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Supporting students to use social media and comply with professional standards

Cartwright, Luke

Authors

Luke Cartwright



Abstract

Student social workers live in a world where sharing of information seems to be straightforward and unproblematic. However, data sharing is a contentious issue in practice that raises ethical issues. There is a focus on this aspect of practice in social work education particularly in the context of data storage, confidentiality and multi-disciplinary work. There have been examples of qualified workers being sanctioned by the Health Care Professions Council for breaching professional standards related to inappropriate use of social media. Understanding the advantages and potential pitfalls of social media is crucial for social workers. The aim of this research was to develop an understanding about how student social workers use social media during their time at university as a tool for continuing professional development whilst balancing the need to present a professional persona. This paper reports on four themes that emerged from a study that considered social media and social work training: Changing/securing profiles; using social media to support learning and development; university support; replicating earlier behaviour in the professional setting. The findings suggest student social workers are ambivalent about the use of social media both during training and as a way to support ongoing development beyond the university setting.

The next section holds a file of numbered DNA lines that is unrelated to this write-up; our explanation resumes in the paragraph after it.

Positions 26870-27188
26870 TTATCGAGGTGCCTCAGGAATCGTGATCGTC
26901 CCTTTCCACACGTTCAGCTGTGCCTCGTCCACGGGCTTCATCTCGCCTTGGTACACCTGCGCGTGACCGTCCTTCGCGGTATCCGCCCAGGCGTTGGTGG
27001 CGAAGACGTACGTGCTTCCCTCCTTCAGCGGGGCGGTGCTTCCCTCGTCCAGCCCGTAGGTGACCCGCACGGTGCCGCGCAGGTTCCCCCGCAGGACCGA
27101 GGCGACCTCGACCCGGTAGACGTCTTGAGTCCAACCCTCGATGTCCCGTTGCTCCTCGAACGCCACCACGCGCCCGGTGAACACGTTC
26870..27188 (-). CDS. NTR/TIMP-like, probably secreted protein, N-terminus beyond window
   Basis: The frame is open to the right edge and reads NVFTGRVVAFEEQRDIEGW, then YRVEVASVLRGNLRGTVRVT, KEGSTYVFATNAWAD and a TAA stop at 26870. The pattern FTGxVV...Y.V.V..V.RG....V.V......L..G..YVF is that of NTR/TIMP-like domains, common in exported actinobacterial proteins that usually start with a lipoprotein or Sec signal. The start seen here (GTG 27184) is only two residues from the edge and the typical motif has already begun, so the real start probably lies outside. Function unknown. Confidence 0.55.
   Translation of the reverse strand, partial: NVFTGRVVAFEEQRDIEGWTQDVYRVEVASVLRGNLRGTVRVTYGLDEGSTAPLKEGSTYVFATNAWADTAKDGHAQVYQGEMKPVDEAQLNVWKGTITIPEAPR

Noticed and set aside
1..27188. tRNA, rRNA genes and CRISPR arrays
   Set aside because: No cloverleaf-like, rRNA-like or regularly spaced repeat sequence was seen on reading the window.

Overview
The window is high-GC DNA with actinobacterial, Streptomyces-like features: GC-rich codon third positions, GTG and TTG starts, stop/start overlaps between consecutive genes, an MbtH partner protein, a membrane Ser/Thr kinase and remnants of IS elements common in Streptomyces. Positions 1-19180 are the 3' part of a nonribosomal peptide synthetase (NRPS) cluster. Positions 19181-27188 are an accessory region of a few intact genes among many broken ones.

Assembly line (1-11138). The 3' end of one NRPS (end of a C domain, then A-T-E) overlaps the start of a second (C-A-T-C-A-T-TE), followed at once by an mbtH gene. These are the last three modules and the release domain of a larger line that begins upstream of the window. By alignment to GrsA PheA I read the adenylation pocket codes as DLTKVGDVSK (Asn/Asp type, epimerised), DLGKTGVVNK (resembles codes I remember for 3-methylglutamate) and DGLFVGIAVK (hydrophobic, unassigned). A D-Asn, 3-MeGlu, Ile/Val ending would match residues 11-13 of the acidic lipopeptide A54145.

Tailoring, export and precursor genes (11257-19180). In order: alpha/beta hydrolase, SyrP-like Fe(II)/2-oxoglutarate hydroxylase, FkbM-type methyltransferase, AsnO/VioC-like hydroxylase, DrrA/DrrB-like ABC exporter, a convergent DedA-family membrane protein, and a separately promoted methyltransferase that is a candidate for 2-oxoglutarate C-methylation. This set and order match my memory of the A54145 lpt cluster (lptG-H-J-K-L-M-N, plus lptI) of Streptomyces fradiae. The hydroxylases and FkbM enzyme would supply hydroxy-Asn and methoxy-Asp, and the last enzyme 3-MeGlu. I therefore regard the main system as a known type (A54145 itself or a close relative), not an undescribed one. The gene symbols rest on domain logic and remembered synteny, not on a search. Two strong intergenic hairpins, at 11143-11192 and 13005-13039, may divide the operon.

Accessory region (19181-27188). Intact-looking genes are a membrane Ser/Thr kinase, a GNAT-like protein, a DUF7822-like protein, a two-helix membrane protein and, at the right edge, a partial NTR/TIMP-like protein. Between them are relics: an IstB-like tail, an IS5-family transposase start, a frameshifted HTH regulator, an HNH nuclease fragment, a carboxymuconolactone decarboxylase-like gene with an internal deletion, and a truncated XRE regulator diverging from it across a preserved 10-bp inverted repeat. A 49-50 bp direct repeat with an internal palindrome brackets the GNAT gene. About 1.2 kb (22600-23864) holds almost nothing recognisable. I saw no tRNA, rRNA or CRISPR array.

Citation

Cartwright, L. (2017). Supporting students to use social media and comply with professional standards. Social Work Education, 36(8), 880-892. https://doi.org/10.1080/02615479.2017.1372409

Journal Article Type Article
Acceptance Date Aug 21, 2017
Online Publication Date Sep 10, 2017
Publication Date Nov 17, 2017
Deposit Date Aug 23, 2017
Publicly Available Date Sep 11, 2018
Journal Social work education
Print ISSN 0261-5479
Electronic ISSN 1470-1227
Publisher Routledge
Peer Reviewed Peer Reviewed
Volume 36
Issue 8
Pages 880-892
DOI https://doi.org/10.1080/02615479.2017.1372409
Keywords Social media; Professionalism; Social work training; Support
Public URL https://hull-repository.worktribe.com/output/454261
Publisher URL http://www.tandfonline.com/doi/full/10.1080/02615479.2017.1372409
Additional Information This is the accepted manuscript of an article published in Social work education, 2017. The version of record is available at the DOI link in this record.

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